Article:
I was trying to understand the concept of entanglement entropy and for that I was studying the density operator formalism in the context of a bipartite quantum system.

In some references, people define the maximally entangled state as the one whose reduced density matrix (for the lower dimensional subsystem) is maximally mixed. I believe I understand the concept of maximally mixed - it just means that the state is descibed by an ensemble with every possible quantum state having the same probability (in some sense it describes the most random ensemble one can have with a certain basis of quantum states). Now what I don't understand in a clear way is why we define a maximally entangled state in such a way - is there any more insightful reason or is it just a definition that is consistent?

Indeed, this question arised when I was thinking about entanglement entropy. Still in the bipartite system, one can show that for a pure state of the system, the Von Neumann entropy of the subsystem has some properties that lead us to define this entropy as a measure of entanglement, yet these same properties are dependent on our notion of maximally entangled that I don't understand (http://www.mpmueller.net/seminar/talk2.pdf see Theorem.6)

Summing up, my questions are:

  1. When one defines maximal entanglement, do we already have entropy in mind which, indeed, quantifies entanglement? If not, why can one talk about maximal entanglement in some state a priori?
  2. Is there any way to see that Von Neumann entropy for a subsystem of a pure bipartite state really is quantifying entanglement in a more concrete way? Well, this is my main question, because although I see that this is plausible I don't understand clearly why.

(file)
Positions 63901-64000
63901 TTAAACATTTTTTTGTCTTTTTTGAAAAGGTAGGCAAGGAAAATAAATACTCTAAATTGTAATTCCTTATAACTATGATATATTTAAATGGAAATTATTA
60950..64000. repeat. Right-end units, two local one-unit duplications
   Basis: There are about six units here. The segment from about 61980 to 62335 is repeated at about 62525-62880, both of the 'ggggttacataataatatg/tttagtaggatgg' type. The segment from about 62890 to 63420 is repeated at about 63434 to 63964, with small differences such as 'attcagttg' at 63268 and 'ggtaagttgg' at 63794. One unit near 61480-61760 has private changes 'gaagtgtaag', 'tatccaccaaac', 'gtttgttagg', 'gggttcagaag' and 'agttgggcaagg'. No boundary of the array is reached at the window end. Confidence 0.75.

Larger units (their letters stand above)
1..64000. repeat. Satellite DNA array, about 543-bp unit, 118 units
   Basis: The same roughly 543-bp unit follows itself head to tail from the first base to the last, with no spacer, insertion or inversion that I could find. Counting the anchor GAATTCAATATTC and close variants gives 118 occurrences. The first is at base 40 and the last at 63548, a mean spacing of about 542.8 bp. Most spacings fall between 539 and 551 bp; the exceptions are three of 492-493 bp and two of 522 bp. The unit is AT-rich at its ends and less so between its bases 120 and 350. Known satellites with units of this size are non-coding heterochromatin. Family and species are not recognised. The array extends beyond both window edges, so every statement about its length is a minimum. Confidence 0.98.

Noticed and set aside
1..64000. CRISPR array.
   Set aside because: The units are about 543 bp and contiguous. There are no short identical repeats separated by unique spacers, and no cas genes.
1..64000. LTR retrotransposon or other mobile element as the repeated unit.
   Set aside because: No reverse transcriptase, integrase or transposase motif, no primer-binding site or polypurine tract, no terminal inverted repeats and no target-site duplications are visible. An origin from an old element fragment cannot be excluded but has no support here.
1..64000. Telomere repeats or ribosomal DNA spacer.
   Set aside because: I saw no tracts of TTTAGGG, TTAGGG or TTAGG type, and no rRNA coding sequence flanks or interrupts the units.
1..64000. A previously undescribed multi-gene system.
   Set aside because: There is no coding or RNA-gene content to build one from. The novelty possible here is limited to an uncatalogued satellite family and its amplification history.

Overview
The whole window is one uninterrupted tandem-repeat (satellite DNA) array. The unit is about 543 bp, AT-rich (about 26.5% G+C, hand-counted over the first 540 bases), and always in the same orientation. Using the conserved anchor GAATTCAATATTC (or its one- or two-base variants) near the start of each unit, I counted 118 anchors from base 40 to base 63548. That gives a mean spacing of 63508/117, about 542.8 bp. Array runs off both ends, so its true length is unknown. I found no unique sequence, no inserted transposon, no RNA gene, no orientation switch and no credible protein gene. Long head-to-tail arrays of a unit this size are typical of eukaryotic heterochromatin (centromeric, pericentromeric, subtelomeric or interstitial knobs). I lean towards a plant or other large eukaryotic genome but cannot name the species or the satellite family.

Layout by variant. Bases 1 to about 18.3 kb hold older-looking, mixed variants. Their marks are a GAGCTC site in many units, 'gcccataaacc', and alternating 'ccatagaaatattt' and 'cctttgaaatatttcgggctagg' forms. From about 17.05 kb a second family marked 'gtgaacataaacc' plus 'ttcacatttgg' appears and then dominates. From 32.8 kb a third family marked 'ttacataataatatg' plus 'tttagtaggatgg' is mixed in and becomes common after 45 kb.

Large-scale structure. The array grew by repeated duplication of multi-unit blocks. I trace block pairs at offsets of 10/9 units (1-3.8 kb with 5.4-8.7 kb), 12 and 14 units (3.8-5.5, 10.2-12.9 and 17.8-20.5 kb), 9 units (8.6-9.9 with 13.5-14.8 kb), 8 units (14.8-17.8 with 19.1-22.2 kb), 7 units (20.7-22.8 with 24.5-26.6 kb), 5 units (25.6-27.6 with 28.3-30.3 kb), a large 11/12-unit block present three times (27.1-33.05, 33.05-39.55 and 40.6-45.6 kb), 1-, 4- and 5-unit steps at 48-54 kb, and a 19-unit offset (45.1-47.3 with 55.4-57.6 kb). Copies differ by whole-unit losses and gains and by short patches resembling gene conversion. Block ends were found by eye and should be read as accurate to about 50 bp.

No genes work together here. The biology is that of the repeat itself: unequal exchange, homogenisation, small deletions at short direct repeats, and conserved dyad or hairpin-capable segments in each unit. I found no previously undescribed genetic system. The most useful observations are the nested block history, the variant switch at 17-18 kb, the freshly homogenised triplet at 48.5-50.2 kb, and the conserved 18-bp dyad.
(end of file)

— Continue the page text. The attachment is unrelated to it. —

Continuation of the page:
• $\begingroup$ The notes you link don't seem to provide the correct explanation for using the von Neumann entropy. The point is that in an asymptotic scenario -- i.e., when you are given many copies $N_\psi$ of a state $\vert\psi\rangle$ and you want to convert them into a number of copies $N_\phi$ of a state $\vert\phi\rangle$, the protocol can be carried out reversibly as the number of copies goes to infinity, as long as $N_\psi S(\psi)=N_\phi S(\phi)$. This is, in this scenario (and only in this scenario!) the von Neumann entropy uniquely quantifies the entanglement contained in the state. $\endgroup$ – Norbert Schuch Jul 25 '16 at 17:35
  • $\begingroup$ Thank you, do you know any good reference (not too lengthy) that gives a good explanation on the bridge between Von Neumann entropy and entanglement entropy? Maybe some way of understanding it in a simple setting and not with full generality. $\endgroup$ – blackhole1511 Jul 25 '16 at 17:38
  • $\begingroup$ Well, you need to know about typical sequences etc.. If you know about these, it is indeed a quite simple argument. I would check the book by Nielsen and Chuang first. (EDIT: There is not much difference between the "simple setting" and "full generality" -- the tricky part is dealing with the typical states appearing in an asymptotic scenario.) $\endgroup$ – Norbert Schuch Jul 25 '16 at 17:40
  • $\begingroup$ Okay, thank you! I was trying to have a peak into this topic without the full machinery of quantum information, but I see some background is needed in order to have a good understanding $\endgroup$ – blackhole1511 Jul 25 '16 at 17:42
  • 2
    $\begingroup$ Well, if you disregard the epsilons it's not too bad ... just take $\sqrt{p}|00\rangle+\sqrt{1-p}|11\rangle$ and try to figure out what the typical number of 1's on Alice's side is if you take many copies, and how many such configurations there are. You should find that it is exactly given by the exponential of the entropy (=a binomial coefficient). $\endgroup$ – Norbert Schuch Jul 25 '16 at 17:44

Your Answer

By clicking “Post Your Answer”, you agree to our terms of service, privacy policy and cookie policy

Browse other questions tagged or ask your own question.